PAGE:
Teaching South African Culture to South African Kids is one of my most frequently asked questions I get. There doesn’t seem to be a cohesive place to start. I have a feeling that wherever you are in the world studying your own country is harder than it looks… you don’t want to do a quick study, but also you can’t possibly cover everything. South Africa is particularly awkward because we have a difficult history to unpack. That doesn’t mean it is something to avoid with our kids, but rather we need to find ways to expose our kids to South African Culture, ways to open conversations with your kids and specifically integrate loads of cross-cultural study. To be part of The Rainbow Nation you need to have a good understanding of what is out there and find ways to expose our children a to all facets of South Africa.
Outings are our preferred way of learning about South Africa, and in the past… a large part of our children’s education relied on visiting museums. And taking walking tours and bus tours.
I cannot express enough how useful it is to take your children on a guided walking tour of your city, these are usually free and readily available. Don’t make the mistake of thinking that walk about tours are just for tourists, they aren’t and they are a font of information for locals as well. Now that things are starting to open up again… look out for their school holiday specials, or birthday specials and go. You will learn the most amazing facts about your city, facts, history, culture… totally worth it and a fun and an engaging way to learn.
Here is a link to all our outings, and then a list of the ones that are most relevant to learning about South Africa. I just want to add that we are always looking for budget opportunities and you may be pleasantly surprised to know that City Sightseeing Tours always have specials for kids during the school holidays and they turn out to be a lot more reasonable than we ever expected. Also, their walking tours are free… it is nice to tip the tour guide, but otherwise they are free and are packed with valuable information and anecdotes for students.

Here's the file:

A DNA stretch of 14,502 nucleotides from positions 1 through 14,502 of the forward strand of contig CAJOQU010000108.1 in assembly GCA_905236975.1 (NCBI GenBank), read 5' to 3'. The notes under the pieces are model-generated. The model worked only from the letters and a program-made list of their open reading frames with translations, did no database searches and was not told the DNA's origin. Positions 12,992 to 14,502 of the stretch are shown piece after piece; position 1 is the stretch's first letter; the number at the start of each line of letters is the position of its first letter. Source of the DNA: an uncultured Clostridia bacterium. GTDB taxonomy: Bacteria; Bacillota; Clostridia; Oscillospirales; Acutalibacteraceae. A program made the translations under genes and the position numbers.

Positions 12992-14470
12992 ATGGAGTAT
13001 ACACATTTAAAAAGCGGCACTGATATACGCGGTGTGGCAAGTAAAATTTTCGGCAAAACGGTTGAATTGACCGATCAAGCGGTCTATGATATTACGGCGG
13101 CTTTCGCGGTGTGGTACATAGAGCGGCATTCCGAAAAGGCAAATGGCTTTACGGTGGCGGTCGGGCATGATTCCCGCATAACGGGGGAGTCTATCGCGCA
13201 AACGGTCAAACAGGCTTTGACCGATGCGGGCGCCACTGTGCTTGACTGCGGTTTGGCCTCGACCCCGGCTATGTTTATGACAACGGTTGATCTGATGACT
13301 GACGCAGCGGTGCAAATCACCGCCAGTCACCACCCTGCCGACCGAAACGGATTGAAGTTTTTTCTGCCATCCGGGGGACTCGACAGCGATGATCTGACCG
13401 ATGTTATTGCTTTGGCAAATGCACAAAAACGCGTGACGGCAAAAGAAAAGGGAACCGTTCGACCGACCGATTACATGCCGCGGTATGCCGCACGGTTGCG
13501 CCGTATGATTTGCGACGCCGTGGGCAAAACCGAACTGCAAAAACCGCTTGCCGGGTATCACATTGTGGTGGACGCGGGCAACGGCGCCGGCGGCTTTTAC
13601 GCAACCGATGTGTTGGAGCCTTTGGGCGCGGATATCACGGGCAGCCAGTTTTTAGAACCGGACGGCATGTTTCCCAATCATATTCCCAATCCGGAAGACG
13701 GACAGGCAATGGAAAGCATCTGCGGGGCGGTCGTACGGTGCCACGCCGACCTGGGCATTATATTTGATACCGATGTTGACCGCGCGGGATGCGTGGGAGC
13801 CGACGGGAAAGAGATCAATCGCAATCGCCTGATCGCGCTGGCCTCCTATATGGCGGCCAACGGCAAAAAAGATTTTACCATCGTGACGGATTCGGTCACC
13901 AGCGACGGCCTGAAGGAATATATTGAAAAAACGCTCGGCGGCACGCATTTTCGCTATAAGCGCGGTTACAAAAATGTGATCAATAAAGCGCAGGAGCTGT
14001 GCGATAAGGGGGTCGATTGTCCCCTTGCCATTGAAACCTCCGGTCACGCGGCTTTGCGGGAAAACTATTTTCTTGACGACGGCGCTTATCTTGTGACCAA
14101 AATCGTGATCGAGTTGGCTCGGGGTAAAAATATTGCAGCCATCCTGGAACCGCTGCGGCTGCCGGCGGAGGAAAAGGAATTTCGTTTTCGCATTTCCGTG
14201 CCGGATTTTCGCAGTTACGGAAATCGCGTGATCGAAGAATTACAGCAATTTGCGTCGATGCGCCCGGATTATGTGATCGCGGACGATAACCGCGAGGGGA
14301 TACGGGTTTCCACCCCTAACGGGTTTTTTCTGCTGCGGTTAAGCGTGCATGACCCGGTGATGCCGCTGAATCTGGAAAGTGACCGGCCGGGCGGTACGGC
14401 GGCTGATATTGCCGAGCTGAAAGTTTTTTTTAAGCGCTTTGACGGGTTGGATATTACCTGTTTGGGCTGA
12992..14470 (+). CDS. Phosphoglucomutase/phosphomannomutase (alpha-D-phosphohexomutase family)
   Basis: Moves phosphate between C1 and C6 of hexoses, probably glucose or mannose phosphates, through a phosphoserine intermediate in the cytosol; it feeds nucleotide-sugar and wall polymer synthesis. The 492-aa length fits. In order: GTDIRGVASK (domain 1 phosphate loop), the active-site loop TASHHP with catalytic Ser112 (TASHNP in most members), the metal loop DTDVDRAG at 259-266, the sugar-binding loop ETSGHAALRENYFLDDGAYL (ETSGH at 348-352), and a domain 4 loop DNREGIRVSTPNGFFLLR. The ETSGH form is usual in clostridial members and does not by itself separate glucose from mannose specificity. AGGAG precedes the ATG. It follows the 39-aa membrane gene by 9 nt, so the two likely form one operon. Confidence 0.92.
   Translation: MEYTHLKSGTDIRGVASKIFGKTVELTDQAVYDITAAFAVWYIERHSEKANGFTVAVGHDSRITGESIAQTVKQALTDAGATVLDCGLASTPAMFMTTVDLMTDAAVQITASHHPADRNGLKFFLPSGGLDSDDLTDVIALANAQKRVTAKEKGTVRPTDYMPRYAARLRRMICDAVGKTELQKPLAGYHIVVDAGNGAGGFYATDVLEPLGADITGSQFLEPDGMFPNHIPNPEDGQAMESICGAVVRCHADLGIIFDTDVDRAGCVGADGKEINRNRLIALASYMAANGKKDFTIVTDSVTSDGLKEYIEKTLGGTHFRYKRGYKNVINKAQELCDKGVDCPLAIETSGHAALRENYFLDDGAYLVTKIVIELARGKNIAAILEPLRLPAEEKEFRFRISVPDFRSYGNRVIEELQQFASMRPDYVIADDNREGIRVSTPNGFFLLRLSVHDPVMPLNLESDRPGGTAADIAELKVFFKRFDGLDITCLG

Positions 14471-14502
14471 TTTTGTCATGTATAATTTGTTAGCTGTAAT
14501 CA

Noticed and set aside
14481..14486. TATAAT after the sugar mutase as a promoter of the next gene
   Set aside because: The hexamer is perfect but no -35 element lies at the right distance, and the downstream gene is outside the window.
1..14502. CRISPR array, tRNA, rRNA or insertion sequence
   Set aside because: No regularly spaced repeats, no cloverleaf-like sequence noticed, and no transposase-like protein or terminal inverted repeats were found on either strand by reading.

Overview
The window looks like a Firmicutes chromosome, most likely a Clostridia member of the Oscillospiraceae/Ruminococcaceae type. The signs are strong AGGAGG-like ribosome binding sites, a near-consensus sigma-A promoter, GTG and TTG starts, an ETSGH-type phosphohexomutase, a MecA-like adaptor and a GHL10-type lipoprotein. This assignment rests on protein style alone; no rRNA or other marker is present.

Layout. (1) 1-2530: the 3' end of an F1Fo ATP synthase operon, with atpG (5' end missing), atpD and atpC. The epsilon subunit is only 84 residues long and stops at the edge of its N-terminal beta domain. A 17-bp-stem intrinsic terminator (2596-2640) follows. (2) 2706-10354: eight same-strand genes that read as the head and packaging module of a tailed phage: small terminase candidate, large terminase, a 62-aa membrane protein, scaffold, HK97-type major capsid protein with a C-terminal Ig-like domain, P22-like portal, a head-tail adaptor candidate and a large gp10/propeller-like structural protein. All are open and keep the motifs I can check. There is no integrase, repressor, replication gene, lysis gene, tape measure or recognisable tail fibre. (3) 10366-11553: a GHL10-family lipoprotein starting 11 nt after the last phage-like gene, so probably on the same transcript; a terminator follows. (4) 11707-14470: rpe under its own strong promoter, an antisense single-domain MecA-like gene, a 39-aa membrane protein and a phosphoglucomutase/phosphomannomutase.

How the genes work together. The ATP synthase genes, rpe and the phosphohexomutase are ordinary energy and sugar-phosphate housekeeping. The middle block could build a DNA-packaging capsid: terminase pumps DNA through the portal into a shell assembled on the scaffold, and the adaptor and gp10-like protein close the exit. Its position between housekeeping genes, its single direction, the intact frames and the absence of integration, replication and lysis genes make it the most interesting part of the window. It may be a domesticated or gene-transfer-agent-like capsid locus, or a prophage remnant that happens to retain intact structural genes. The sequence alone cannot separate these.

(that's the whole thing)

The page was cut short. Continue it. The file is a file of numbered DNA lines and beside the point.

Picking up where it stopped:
- Walking Tours of the City was by Far our Favourite Way to Learn about the History of our city.
- There is even a walking tour of the Waterfront, and a self-guided tour too. Meanwhile, we are eagerly waiting for a time when Museum nights at the Waterfront start up again.
- Se7en + 1 Take a Mini-Peninsula Tour, an Epic Day Out, Thanks to CitySightSeeing Tours, Cape Town…
- Se7en’s Tour of Colourful Cape Town with CitySightSeeing’s Red City Bus…
- Saturday Spot: Cape Town by Night Thanks to City SightSeeing Cape Town…
- The District Six Museum is one of Cape Town’s Finest for Learning About Local Culture, the stories you read about and hear are told by locals, who grew up there… it is an unprecedented learning experience.
- Apart from the Natural History Museum, where you can learn about different people groups, there are a number of Iziko Museums that can be visited to learn more about history at the Cape. A visit to the Castle is fun, with or without the guided tour, it is a lot of fun. And even if you know absolutely nothing about our national sport… the Rugby museum is well worth a visit.
2. Meandering Mzansi – A South African Curriculum for South African Children
But with the outbreak of Covid and lockdown last year, we have to reinvent the wheel a little and think about ways to learn about South Africa from home. We were lucky enough to win a copy of the Mzansi Curriculum in a competition and honestly it couldn’t have come at a better time for us. This Curriculum definitely replaced outings for us, in a year where we couldn’t venture forth.
I have blogged about Meandering Mzansi before and now that we are way more than halfway through it, we still can’t rave about it enough. This is a complete curriculum that will leave you and your students familiar with loads of all sorts of things South African. Essentially this is a cultural exploration, geography and culture are explored in depth. It it written in four parts… I am guessing one for each term of the school year… we lingered long and we only managed three sections in the year and so will be carrying on with it this year:
- Part 1: Describes the physical aspects of South Africa, the major mountains, rivers and biomes. The physical infrastructure, roads, railway lines and such like.
- Part 2: The second Section includes the economic structure of South Africa, from agriculture to industry… mining to conservation. We found this section really interesting and is something that we have never really considered before. We learned masses.